The present invention therefore relates to an apparatus, or a system for warming infusate or intravenous fluids for use by a patient. The apparatus includes a radio frequency (RF) generator that is capable of outputting a RF energy, a fluid reservoir or store, a body having a chamber including an inlet and an outlet, a fluid from the fluid store for treatment of the patient passing into the chamber though the inlet and out of the chamber through the outlet. There is at least one pair of spaced apart electrodes or conductive surfaces in the chamber electrically connected to the RF generator, so that the electrodes may be selectively powered by RF energy from the RF generator for effecting an electric field between the electrodes to heat the fluid in or passing through the chamber. The apparatus of the instant invention further includes a temperature regulating system communicatively connected to the body for sensing the temperature of the fluid in the chamber and for controlling the RF energy supplied to the electrodes to maintain the fluid in the chamber at a desired temperature. Each of the electrodes may be a layer or a sheet of conductive metal attached to opposing surfaces of the chamber. Instead of layers being attached to the opposing surfaces, metallic conductive materials may be deposited onto opposing surfaces of the chamber so as to form two parallel, or substantially parallel, conductive planes to which RF energy may be supplied for establishing an alternating electric field therebetween. The inventor further envisions that some portions of the spaced apart electrodes may not need to be spaced in parallel, as for example at either the distal and/or proximal portions where the fluid is input into and output from the chamber.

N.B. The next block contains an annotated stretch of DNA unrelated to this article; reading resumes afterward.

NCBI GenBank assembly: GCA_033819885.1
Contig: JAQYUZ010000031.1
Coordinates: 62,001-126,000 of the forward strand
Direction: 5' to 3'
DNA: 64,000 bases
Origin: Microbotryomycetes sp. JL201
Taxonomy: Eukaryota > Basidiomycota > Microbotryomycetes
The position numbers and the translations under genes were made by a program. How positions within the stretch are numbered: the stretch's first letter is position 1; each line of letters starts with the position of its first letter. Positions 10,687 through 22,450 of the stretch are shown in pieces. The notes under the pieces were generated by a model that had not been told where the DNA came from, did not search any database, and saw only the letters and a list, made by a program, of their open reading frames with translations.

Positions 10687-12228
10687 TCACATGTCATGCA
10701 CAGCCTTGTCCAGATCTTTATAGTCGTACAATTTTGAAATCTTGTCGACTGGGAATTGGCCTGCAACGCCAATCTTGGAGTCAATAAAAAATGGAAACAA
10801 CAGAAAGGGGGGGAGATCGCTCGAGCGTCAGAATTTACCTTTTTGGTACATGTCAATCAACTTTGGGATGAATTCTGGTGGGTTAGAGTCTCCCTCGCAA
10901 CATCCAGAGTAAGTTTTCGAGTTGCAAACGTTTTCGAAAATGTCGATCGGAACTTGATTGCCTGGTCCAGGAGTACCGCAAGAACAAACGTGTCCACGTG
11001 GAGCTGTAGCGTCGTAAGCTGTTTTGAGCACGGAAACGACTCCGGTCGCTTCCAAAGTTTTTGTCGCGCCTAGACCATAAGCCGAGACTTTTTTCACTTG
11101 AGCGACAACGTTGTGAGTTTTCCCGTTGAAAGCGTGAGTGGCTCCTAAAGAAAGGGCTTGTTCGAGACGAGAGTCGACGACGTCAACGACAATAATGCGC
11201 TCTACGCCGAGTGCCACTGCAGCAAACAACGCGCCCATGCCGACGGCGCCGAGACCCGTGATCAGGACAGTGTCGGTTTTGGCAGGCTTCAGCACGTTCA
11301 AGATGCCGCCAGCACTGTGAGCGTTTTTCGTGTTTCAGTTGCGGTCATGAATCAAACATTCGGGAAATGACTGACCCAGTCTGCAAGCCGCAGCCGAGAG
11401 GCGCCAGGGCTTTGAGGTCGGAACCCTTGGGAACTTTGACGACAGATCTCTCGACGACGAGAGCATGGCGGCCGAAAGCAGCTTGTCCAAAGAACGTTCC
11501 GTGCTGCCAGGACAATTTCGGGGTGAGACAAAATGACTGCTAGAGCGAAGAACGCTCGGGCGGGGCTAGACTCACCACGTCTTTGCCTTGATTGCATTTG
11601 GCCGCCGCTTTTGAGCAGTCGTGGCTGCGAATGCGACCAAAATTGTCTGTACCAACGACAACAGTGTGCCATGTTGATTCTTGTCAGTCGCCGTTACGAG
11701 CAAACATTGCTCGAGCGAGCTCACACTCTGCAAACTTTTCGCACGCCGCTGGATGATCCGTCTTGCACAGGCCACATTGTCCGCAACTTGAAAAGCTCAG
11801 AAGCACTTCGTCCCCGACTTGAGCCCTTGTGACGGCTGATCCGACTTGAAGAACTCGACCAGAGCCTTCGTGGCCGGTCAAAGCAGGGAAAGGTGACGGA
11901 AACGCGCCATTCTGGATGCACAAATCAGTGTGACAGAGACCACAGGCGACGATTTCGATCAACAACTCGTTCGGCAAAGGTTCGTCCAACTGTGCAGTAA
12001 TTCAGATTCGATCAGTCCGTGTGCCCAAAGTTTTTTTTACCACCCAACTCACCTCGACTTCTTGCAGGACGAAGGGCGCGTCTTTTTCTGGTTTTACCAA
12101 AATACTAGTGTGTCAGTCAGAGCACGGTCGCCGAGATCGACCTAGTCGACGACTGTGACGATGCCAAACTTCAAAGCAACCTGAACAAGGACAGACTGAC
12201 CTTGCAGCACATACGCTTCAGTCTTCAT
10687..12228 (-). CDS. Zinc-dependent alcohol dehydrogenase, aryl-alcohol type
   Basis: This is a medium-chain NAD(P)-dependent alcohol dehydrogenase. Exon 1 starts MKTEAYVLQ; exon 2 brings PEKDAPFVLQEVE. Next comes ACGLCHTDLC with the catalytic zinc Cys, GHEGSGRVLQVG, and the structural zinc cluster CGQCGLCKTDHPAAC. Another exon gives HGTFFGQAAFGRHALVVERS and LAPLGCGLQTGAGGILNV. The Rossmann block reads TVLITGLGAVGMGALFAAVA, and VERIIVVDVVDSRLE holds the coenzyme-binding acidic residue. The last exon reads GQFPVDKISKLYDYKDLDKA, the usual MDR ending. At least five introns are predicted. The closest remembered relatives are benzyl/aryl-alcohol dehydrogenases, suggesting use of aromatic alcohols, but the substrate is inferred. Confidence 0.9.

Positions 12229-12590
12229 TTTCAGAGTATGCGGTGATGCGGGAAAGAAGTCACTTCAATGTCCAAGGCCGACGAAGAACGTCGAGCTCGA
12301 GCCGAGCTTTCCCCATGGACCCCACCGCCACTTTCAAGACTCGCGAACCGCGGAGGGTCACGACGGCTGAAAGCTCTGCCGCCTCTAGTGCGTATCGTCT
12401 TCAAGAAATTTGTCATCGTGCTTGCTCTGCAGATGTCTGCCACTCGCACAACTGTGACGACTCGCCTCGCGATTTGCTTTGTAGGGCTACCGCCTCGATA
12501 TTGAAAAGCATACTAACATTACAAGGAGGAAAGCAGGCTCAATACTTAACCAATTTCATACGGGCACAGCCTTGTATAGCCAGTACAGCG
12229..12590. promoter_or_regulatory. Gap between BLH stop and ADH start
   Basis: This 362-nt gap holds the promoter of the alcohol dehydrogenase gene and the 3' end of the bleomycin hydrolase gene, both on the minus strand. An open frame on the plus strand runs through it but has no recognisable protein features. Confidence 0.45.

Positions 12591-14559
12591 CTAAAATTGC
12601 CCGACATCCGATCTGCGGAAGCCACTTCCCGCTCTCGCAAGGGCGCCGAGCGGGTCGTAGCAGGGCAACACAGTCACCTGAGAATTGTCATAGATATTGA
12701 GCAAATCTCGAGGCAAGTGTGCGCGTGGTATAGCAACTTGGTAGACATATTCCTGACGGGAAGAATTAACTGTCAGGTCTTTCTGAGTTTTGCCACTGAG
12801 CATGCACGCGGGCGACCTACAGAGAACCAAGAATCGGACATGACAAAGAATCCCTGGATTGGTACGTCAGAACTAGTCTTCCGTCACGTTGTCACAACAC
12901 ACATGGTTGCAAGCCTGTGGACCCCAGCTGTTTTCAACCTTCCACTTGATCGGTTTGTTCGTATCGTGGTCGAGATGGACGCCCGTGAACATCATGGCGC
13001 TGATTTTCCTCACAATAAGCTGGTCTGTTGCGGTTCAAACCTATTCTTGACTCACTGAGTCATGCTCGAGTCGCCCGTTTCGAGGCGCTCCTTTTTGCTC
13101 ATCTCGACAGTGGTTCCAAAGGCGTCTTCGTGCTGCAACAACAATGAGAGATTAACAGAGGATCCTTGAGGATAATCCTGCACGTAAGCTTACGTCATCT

The instant invention also relates to a disposable warmer for heating fluids to be infused to a patient that comprises a body having a chamber with an inlet and an outlet for accepting fluid, the body being non-permanently connected to a fluid store at its inlet to enable the fluid in the fluid store to flow into the chamber and non-permanently connectable to a conduit at its outlet to supply the fluid to the patient. There is further provided in the warmer at least one pair of electrodes having substantially the same dimension that may be spaced substantially in parallel. These electrodes are adapted to be electrically energized by RF energy from an RF generator so that a substantially evenly distributed alternating electric field is established between the electrodes for heating the fluid in the chamber along the length of the chamber.
The instant invention moreover relates to a method of infusing a temperature controlled fluid to a patient to prevent hypothermia in the patient. The method includes the steps of: (a) forming a body having a chamber with an inlet and an outlet; (b) spacing substantially in parallel in the chamber at least one pair of electrodes; (c) electrically connecting the electrodes to an RF generator; (d) connecting the inlet of the body to an output of a fluid store that contains a fluid to be infused to the patient so as to enable the fluid in the fluid store to flow into the chamber; (e) supplying from the RF generator a radio frequency energy to the electrodes to effect an alternating electric field between the electrodes to heat the fluid in the chambers; and (f) connecting the outlet of the body to a conduit in fluid communication with the patient so that the fluid heated in the chamber may be output to the patient.